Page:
Adam Zagoria covers basketball at all levels. He is the author of two books and an award-winning journalist whose articles have appeared in ESPN The Magazine, SLAM, Sheridan Hoops, Sports Illustrated, Basketball Times and in newspapers nationwide.
NEW YORK — In addition to his supersonic speed and killer instinct, it turns out John Wall may also possess a photographic memory.
So says Washington Wizards coach Flip Saunders.
“He’s got an extremely high basketball IQ and it seems like he’s got a photographic memory,” Saunders said before Wall put up 19 points, six assists and five rebounds in the Wizards’ 92-90 loss to the Knicks Sunday night at Madison Square Garden.
Asked if Wall’s ability to remember plays was unique among NBA players, Saunders said: “It’s very uncommon. You still have guys in the sixth month of the season going through plays and they can’t still remember where they’re supposed to go. We show a play one time and he knows where’s everyone’s supposed to be.”
The No. 1 overall pick out of Kentucky, Wall looked very impressive in his pro debut at the Garden, racing upcourt to score transition layups in three or four seconds at a time and directing the offense in the absence of Gilbert Arenas.
The 6-foot-4 Wall is averaging 16.2 points, 8.0 assists and 2.2 steals, while committing 3.5 turnovers a game.
“He’s probably one of the fastest, most physically gifted players that we’ll have in the league,” Knicks coach Mike D’Antoni said.
D’Antoni added, “I hope he never learns to shoot real well, because then, he would be unguardable.”
Arenas, who was reportedly fined $50,000 for faking an injury last week so teammate Nick Young could start, is now actually sidelined with a groin injury. He declined to speak with reporters before the game.
In his absence, Saunders has relied on Wall and former Kansas guard Kirk Hinrich, whom the team calls “Elmer” because of his ability to serve as an effective glue player.”
“I don’t want nobody to say it’s my team or I’m the main guy on the team,” Wall said. “I just want to be the leader and have this team get back to where” they were before.
The Wizards are in a state of major transition. They have a new owner in Ted Leonsis. The fate of Arenas, who was suspended 50 games last season for bringing guns into the locker room, seems to get cloudier every day. Washington has one of the league’s youngest rosters at an average age of 24.4 years. And Leonsis has even talked of changing the team name.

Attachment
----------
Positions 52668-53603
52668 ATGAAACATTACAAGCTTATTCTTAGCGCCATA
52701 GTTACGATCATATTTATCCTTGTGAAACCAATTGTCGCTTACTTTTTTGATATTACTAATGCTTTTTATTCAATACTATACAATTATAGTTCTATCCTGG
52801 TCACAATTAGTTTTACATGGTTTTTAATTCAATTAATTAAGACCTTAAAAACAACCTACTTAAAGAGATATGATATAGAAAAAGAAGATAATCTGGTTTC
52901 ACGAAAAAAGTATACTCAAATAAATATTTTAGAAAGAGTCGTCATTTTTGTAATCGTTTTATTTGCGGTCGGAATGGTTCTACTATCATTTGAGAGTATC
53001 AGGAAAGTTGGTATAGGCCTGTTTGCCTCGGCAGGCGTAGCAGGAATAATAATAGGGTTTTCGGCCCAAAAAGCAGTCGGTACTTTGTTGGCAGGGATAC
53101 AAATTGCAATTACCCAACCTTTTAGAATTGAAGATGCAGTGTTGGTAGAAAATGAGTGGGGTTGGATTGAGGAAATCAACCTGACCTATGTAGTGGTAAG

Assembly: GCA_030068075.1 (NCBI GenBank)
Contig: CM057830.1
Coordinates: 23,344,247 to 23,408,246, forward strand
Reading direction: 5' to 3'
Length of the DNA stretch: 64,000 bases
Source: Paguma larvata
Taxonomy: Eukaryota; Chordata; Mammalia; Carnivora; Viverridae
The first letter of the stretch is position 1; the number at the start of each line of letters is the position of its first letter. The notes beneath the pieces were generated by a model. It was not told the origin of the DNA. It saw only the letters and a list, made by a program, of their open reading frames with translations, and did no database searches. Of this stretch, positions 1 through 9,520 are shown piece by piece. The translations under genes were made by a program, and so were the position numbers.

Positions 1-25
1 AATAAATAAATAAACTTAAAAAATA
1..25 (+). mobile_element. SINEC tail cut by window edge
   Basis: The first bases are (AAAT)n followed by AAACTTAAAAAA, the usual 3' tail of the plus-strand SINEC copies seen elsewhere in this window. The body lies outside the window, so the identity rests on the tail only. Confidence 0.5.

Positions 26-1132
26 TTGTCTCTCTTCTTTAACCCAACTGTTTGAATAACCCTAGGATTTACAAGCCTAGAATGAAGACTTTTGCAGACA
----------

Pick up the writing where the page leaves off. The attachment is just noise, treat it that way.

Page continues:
Into that situation has stepped Wall.
Yet Saunders said Wall’s experience at Kentucky, where he played for a high-profile coach in John Calipari, and alongside four other first-round draft picks, has prepared him for his new surroundings.
“If you played at Kentucky with that environment and the situation, the focus that was on that team, that probably prepared him as much as any No. 1 pick coming out for being able to deal with that situation,” Saunders said. “He goes about it just like a 20-year-old kid, having fun playing, having fun hanging out with his teammates, going through situations.
“The difference is he is a very mature 20-year-old. He’s our leader. He’s very vocal in practice, very demanding of players, both veteran and young guys. He knows how the game is supposed to be played and if they don’t play it or don’t practice at a certain level, he’s not afraid to voice his opinion to those players. So that’s definitely a positive from a coaching standpoint.”
Despite the hype surrounding him, Wall said he didn’t have any expectations for himself, only for the team.
“I don’t really care about my expectations for myself,” he said. “The main thing I can do is go out there and play basketball like I know how to, try to get better every day individually.”
Follow Adam Zagoria on Twitter
Adam Zagoria is a Basketball Insider who covers basketball at all levels. A contributor to The New York Times and SportsNet New York (SNY), he is also the author of two books and is an award-winning journalist and filmmaker. His articles have appeared in ESPN The Magazine, SLAM, Sheridan Hoops, Basketball Times and in newspapers nationwide. He also won an Emmy award for his work on the SNY mini-documentary on Syracuse guard Tyus Battle.
A veteran Ultimate Frisbee player, he has competed in numerous National and World Championships and, perhaps more importantly, his teams won the Westchester Summer League (WSL) championships in 2011 and 2013.
He lives in Manhattan with his wife and children.